is a clinical teaching fellow at the UC Berkeley School of Law. Before joining the Clinic, Megan served as a law clerk to Magistrate Judge Katherine Menendez in the District of Minnesota and as a Visiting Research Fellow at the University of Minnesota Law School’s Human Rights Center. Megan was previously the Privacy, Security, and Technology Fellow and Assistant Managing Editor at Just Security, where her research focused on pressing issues in privacy, technology, and civil liberties and human rights law, including law enforcement hacking, encryption, and government surveillance. Megan graduated from NYU School of Law, received a BSFS from Georgetown University’s School of Foreign Service and has an MA in Comparative Ethnic Conflict from Queen’s University Belfast.
  • Lena Groeger

    Lena Groeger

    is an investigative journalist and developer at ProPublica, where she makes interactive graphics and writes about design’s real-world consequences. She is on the board of the Society for News Design and has taught classes on design and data visualization at NYU, The New School and CUNY. Before joining ProPublica in 2011, Groeger covered health and science at Scientific American and Wired magazine.
  • Amanda Hickman

    Amanda Hickman

    is director of product at Factful, a lecturer at UC Berkeley Graduate School of Journalism, and author of the thread emoji. She is formerly the director of Buzzfeed Open Lab, where she a fellowship program for artists and programmers inside of BuzzFeed News. She has been a visiting lecturer at City University New York teaching data-driven interactive courses.
  • Maura Lievano

    Maura Lievano

    is a PhD student in Public Policy and Biostatistics at UC Berkeley focusing on quantitative criminology. Her qualifying paper Shedding Light on the Black Box: Machine Learning Applications to Criminal Justice Policy explores how statistical learning methods can be used to improve the life of individuals involved with the criminal justice system.
  • Freddy Martinez

    Freddy Martinez

    is an activist, security engineer, and was previously a physicist. A former Ford-Mozilla Open Web Fellow, he worked on democratizing access to public records requests with a focus on police accountability and transparency. He is the Director of the Lucy Parsons Labs, a police accountability non-profit. A long-time Chicagoan, his focus for the future includes issues around cell phone privacy, working with marginalized communities and the intersection of digital rights and activism.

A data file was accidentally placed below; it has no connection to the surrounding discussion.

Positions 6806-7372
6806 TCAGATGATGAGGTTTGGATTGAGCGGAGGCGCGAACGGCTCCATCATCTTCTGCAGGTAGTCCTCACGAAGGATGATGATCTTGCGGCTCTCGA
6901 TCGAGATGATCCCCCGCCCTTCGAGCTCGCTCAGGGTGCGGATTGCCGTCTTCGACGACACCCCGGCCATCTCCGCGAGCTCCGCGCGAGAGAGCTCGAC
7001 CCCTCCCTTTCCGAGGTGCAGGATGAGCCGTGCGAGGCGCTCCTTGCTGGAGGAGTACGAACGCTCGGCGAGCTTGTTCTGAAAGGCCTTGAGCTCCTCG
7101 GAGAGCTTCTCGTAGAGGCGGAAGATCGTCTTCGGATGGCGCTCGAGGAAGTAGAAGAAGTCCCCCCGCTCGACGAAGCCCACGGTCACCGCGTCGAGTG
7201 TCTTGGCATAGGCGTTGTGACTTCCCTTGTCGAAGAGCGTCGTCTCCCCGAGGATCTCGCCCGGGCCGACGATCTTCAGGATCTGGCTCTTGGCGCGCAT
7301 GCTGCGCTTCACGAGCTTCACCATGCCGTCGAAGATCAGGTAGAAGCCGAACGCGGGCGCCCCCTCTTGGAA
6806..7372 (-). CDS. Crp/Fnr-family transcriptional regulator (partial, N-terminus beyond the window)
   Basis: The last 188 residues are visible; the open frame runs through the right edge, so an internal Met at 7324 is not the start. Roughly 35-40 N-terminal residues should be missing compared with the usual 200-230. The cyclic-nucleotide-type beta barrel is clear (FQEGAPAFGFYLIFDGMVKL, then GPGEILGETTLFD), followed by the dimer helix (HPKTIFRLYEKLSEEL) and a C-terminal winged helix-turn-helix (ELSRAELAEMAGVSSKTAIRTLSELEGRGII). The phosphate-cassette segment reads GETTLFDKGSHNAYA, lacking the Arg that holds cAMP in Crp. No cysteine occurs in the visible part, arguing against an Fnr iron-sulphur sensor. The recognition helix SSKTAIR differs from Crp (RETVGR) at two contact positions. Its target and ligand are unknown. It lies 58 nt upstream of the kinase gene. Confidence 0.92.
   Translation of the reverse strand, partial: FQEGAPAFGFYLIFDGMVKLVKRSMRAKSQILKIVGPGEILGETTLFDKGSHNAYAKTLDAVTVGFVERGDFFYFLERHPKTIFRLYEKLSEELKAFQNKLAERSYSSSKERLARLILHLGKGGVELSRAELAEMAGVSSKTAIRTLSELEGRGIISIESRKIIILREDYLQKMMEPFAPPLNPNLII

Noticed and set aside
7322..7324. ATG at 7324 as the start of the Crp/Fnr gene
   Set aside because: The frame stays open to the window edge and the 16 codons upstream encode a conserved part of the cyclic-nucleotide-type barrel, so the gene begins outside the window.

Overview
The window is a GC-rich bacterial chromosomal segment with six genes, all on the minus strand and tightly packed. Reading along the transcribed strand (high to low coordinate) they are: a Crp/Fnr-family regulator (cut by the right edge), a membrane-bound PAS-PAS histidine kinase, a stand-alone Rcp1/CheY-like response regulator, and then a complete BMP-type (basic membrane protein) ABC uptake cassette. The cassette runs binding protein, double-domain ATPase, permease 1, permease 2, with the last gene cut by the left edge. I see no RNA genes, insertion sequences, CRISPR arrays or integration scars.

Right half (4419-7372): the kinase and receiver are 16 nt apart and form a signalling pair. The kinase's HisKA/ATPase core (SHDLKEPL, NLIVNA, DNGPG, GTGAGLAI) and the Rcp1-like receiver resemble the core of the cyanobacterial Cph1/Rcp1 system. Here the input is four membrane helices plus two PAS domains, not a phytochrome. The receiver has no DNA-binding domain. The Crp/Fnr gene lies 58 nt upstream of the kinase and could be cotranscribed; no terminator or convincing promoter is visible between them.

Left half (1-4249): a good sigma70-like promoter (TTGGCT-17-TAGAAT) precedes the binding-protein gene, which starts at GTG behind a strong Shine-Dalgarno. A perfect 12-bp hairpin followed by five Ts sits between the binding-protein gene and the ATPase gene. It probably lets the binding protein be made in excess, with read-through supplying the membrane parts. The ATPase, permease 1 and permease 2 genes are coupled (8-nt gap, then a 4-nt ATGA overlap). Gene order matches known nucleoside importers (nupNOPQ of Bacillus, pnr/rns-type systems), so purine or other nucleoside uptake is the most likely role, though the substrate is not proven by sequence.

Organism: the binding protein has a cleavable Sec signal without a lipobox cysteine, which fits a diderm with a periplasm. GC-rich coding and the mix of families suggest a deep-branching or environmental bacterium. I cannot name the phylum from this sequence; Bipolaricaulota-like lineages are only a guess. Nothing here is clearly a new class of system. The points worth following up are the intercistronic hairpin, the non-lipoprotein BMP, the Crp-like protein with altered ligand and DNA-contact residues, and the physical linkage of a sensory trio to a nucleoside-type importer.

• Felim McMahon

    Félim McMahon

    is the Technology and Human Rights Program Director at the Human Rights Center and Director of its Human Rights Investigations Lab. McMahon was part of a small team that established Storyful, the world’s first social media news agency. Pioneering new methods for using and authenticating citizen-generated content and other information shared online. In just four years, he helped build Storyful from a $100,000 organization to a $20 million company, sourcing news for outlets such as Reuters to ABC, BBC, Al Jazeera English, and France24. After Storyful’s purchase in 2014, McMahon joined the International Criminal Court as an investigator.
  • Casey Miller

    Casey Miller

    Casey is a data visualization specialist on the The Narratives Desk at Mapbox based in San Francisco. Before Mapbox, Casey was an engineer at Vox Media in New York where she worked with various editorial teams to tell one-of-a-kind stories across a variety of platforms. Previous to Vox, she worked with teams at the Wall Street Journal, Los Angeles Times, and Atlanta Journal-Constitution.
  • Tom Peele

    Thomas Peele

    is a Pulitzer Prize winning investigative reporter on the Bay Area News Group's regional team. He has worked at newspapers, including Newsday, for 34 years in California and elsewhere. Peele focuses on government accountability, public records and data, often speaking about transparency laws publicly. In addition to a 2017 Pulitzer, his more than 60 journalism awards include Investigative Reporters and Editors’ Tom Renner Award for organized-crime reporting and the McGill Medal for Journalistic Courage. Peele's also the author of the book "Killing the Messenger," on the murder of Oakland journalist Chauncey Bailey.
  • Jeremy Rue

    Jeremy Rue

    is the Assistant Dean for Academics, and continuing lecturer of New Media at the University of California, Berkeley Graduate School of Journalism. He is an Emmy-nominated multimedia producer, and co-author of Principles of Multimedia Journalism, a book published under Routledge Taylor and Francis about how media forms are packaged on the web into cohesive narratives.
  • Christiaan Triebert

    Christiaan Triebert

    an investigative journalist focused on conflict, security, and development. He is a member of Bellingcat and Airwars, and provides worldwide training in news verification and open source investigation. His works have appeared in a number of outlets, including The New York Times, Al Jazeera, Daily Beast, and Foreign Policy. In 2017, his work was awarded with the European Press Prize Innovation Award.